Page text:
The problems of skyrocketing fuel costs and falling tax revenues will become insurmountable. As fossil fuels rise in cost and decline in availability the military will have to spend a larger and larger portion of its budget on fuel, and at some point the cost will suddenly begin to impact the deployment and operation of military equipment. When the population (and tax base) begin to decline steeply, the government will find itself in a serious deficit-spending situation, with demand for both funds and fuel falling, but much more slowly than tax revenues. At some point the military will face tough choices as to which forward bases to close, which aircraft carriers and submarines to bring home, and what equipment must be left behind as the military pulls back to avoid partial or complete collapse of its capabilities. The long, global supply lines will become unreliable and intermittent, and fuel shortages will dominate international politics and diplomacy even as food shortages create major political and economic turmoil around the world. At the same time the U.S. military’s capabilities will be dropping precipitously, even as world politics are changing rapidly.
Finally the U.S. military is beginning to perceive the symptoms of the population explosion, if not the problem itself. Unfortunately the Pentagon still doesn’t appear to understand that the root cause of their energy challenges is the population explosion, and that collapse is inevitable, but they are at least seeing one of the symptoms and beginning to address it. Until they face the full reality of our situation military budgets will continue to be challenged and energy supplies will keep increasing as a component of those budgets. How long it will be before a broad understanding of what is happening to us emerges is in question, but it is clear that the longer it takes for the reduction of worldwide birthrates to become our first priority and be addressed, the worse the suffering will be in the inevitable fall back of human population we will see, probably somewhere between 2030 and 2090.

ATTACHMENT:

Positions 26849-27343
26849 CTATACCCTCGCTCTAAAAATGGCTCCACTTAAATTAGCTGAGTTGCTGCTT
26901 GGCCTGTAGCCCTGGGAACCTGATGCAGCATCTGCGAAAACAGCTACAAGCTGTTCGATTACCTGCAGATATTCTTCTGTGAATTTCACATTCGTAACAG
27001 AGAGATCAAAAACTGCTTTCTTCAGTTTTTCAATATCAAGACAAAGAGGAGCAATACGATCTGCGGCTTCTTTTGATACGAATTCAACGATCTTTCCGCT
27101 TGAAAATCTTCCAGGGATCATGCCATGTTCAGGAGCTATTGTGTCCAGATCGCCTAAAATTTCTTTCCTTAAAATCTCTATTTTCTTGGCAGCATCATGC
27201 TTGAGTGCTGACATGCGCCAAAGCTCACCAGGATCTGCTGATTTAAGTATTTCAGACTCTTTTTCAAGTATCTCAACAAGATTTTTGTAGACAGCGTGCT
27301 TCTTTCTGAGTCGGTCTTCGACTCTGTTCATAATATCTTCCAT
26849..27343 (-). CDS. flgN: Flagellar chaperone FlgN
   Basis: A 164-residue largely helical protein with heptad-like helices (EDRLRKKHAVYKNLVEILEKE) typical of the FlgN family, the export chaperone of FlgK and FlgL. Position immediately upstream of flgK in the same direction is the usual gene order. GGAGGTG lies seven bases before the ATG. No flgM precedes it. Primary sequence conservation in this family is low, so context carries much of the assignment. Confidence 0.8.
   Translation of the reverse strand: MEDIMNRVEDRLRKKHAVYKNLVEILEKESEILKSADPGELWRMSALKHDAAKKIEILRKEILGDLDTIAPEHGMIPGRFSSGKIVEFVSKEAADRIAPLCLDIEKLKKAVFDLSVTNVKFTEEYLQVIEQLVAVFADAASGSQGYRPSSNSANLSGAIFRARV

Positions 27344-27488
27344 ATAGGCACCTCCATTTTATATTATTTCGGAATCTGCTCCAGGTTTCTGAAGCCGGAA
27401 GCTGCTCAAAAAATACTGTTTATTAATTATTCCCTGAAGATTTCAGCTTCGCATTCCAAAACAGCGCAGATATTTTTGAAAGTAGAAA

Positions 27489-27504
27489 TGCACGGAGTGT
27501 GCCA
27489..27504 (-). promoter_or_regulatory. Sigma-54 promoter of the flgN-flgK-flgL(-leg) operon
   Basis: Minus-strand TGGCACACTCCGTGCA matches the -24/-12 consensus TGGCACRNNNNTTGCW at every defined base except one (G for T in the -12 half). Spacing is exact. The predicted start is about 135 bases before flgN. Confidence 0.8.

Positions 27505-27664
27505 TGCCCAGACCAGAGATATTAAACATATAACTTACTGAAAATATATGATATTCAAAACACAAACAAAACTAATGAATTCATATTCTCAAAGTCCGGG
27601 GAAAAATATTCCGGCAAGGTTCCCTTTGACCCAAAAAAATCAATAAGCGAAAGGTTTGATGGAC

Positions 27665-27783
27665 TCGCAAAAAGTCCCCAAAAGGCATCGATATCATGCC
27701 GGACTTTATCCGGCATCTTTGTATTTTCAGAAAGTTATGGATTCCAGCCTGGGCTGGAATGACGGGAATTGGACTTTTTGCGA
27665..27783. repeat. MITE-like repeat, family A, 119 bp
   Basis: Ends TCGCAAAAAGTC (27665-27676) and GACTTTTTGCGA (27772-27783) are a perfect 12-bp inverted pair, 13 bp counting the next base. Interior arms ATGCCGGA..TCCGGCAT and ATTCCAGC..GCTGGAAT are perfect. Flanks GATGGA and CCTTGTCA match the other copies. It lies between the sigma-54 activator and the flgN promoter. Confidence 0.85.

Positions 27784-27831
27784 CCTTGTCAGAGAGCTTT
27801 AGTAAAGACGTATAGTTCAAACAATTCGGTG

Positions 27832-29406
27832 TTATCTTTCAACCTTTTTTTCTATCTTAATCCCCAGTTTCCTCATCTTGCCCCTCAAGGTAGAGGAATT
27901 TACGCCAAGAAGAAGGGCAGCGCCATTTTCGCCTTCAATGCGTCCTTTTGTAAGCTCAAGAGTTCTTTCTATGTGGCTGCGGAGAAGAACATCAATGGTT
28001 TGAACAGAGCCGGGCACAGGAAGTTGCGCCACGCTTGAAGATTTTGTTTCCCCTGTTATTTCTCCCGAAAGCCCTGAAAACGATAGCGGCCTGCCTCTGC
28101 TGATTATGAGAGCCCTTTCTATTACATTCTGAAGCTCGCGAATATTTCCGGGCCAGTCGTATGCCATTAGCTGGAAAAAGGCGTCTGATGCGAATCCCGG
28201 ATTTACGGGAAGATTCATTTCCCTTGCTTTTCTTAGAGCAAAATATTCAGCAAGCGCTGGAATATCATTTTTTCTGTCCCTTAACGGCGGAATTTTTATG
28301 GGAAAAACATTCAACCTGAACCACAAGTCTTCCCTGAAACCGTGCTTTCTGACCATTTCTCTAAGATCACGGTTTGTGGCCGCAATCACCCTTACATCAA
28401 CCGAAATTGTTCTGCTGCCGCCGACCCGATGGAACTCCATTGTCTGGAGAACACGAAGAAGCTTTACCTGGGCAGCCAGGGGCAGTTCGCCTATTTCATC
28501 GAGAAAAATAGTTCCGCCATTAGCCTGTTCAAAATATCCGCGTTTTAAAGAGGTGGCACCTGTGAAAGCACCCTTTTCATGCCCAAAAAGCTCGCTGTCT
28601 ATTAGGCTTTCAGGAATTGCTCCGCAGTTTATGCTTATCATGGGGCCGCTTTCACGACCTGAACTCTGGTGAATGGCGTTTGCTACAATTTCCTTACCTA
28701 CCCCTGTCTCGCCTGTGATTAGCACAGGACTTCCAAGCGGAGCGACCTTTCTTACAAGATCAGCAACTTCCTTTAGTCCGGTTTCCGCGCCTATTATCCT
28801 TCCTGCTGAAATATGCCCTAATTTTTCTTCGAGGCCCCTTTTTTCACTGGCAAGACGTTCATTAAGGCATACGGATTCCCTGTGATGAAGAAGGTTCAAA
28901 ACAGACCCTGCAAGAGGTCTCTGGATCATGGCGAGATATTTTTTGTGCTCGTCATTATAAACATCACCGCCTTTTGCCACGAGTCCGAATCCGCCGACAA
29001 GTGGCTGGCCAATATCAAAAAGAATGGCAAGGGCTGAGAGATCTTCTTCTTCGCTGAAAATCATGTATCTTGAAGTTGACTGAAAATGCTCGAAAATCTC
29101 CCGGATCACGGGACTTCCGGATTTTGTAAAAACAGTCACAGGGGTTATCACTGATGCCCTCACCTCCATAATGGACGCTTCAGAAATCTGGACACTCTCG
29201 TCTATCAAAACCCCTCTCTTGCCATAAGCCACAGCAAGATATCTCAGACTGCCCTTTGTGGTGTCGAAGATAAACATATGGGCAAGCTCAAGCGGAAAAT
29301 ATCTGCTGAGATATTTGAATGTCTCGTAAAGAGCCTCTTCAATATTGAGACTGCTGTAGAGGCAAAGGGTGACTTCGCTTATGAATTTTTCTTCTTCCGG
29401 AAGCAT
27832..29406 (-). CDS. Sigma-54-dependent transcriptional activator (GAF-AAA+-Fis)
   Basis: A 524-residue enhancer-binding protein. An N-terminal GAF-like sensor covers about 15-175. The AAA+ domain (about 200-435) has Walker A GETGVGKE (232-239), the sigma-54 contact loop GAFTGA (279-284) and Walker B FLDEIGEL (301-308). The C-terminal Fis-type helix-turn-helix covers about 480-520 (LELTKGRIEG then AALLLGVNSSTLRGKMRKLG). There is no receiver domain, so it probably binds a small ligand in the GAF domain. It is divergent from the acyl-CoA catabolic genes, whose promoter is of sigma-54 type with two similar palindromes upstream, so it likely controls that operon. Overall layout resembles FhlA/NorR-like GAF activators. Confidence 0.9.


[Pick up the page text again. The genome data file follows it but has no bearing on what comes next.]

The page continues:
We all need to help in the much-needed “consciousness raising”. Not only the United States government, but all governments will feel the energy pinch, but this may still not be enough to generate an understanding of the root causes of our situation in time to make a meaningful difference. Population pressure is already creating economic strife and mass migrations of illegal immigrants across borders around the world but few seem to understand what is happening and the global media, if any of them do understand, are loath to talk about it. It is a scary topic, and truly scary topics don’t make for good ratings – I understand that – but the longer we wait to address birthrate reduction, the worse the situation will be when the fallback of civilization begins in earnest. That leaves it up to the grassroots – us – to do what we can for our children and grandchildren. One thing we can easily do is to talk about the population explosion whenever appropriate. We need to communicate with our government representatives about the importance of this topic and the nearness of a situation in which large-scale catastrophes occur around the world with a frequency nobody can keep up with, as skyrocketing energy costs and a failing food production system meet in a “perfect storm” of economic and political woes. Please call and write your government representatives, and work to raise the consciousness of everyone possible. It is apparently our only hope for reducing the suffering inevitable with such a major global decline of civilization.
As always, I welcome your comments — Tim